Cape Malays…

and their Heritage

Archive for December, 2009

The Assimilation: Muslim Prisoners (1700 – 1790)

Posted by tahirfarrath on December 2, 2009

(History of Muslims in South Africa)

1700 – Number and origin of slaves at the Cape

The Dutch East India Company brought slaves, political exiles and convicts from Indonesia and India, including Bengal and the Malabar coast. These Easterners, who had a long tradition of Islam behind them, were responsible for the introduction, establishment and spread of Islam at the Cape of Good Hope.

Dr A J Boeseken in a list extracted from transactions pertaining to slaves compiled from documents in the Deeds Office at the Cape for the period 1658 to 1700 shows the following:

This list indicates that over fifty percent [50%] of the total slaves were brought to the Cape from India.

1713 – Outbreak of smallpox epidemic

In 1713 a smallpox epidemic broke out at the Cape of Good Hope and killed 200 of the 570 convicts. The rest of the convicts were subsequently given freedom. Muslims who died of smallpox were denied Islamic burial rights with the accompanying ritual ablutions. The regulations also ensured that Muslim smallpox victims were to be buried in coffins.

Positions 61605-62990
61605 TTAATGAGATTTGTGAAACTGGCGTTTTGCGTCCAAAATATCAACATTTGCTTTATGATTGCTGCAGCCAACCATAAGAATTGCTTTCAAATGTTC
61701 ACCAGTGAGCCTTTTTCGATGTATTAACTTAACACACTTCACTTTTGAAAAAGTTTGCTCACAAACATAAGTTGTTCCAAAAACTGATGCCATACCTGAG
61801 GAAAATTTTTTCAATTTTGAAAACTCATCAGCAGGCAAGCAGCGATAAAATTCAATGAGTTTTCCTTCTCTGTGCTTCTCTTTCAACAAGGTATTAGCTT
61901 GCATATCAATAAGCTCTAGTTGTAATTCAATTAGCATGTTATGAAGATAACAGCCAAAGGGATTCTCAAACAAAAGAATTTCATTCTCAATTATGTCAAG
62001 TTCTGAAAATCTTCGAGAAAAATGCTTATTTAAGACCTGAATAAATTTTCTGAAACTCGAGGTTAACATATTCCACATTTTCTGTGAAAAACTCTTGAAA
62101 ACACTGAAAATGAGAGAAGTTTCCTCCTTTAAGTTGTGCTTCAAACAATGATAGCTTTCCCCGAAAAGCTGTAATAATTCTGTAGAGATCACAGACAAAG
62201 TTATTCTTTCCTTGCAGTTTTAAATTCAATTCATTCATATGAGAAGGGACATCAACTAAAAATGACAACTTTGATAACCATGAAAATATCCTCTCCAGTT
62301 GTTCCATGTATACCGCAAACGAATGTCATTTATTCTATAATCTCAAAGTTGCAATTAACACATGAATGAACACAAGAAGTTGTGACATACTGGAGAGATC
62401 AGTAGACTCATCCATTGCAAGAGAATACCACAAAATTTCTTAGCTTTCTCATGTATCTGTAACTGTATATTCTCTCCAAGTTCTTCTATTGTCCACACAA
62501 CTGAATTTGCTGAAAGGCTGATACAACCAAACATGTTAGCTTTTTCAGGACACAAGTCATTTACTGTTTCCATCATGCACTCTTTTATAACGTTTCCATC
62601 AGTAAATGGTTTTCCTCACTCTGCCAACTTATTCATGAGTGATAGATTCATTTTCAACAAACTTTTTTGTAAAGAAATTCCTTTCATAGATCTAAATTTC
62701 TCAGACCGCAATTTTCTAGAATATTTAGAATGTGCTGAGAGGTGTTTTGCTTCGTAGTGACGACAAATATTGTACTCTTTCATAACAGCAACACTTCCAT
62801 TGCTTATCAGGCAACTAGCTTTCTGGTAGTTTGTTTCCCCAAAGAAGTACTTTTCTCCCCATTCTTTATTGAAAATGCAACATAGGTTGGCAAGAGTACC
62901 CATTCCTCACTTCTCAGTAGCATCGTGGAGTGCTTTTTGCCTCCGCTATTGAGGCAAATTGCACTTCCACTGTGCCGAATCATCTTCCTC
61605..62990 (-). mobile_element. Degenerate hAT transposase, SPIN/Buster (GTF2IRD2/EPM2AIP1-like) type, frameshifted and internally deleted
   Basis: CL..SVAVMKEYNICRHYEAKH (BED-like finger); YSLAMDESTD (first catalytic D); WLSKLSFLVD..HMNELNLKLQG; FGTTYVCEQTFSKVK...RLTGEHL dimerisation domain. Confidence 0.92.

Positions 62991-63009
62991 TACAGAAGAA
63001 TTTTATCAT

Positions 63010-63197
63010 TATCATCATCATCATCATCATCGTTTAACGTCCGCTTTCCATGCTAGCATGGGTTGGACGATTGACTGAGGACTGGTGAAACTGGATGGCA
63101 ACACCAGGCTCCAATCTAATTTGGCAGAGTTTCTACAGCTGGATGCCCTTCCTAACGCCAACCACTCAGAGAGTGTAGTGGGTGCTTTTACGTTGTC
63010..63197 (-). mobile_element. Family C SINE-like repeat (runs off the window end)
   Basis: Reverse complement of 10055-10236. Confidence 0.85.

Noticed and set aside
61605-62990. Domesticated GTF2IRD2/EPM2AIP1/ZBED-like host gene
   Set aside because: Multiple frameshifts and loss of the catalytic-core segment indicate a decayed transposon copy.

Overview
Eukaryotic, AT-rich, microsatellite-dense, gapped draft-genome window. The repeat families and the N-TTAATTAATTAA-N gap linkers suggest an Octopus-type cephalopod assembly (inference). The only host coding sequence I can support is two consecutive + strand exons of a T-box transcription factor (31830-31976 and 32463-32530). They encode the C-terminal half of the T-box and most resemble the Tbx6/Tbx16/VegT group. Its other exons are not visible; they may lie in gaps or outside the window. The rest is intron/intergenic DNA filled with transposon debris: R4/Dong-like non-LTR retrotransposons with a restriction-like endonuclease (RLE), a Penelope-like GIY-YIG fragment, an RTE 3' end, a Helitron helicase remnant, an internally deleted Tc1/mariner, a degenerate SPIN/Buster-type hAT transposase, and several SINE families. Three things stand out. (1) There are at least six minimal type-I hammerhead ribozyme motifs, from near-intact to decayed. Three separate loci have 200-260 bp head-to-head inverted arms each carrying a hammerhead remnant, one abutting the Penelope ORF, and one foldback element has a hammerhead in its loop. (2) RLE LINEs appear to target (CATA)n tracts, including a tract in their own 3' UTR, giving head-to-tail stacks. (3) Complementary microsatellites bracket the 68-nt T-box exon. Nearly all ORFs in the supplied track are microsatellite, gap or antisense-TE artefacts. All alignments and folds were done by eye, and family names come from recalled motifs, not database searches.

1743 – Emergence of De Vryezwarten and their role in spread of Islam

More convicts were brought to the Cape in 1743 to serve as a cheap labour in the construction of a new break-water for the Company. Some of theseconvicts returned to Indonesia but the majority remained in the Colony on completion of their sentences, and formed the nucleus of what became known as De Vyezwarten or the Free Black Community. This Free Black Community soon became a threat to the economic security of the poor White colonists.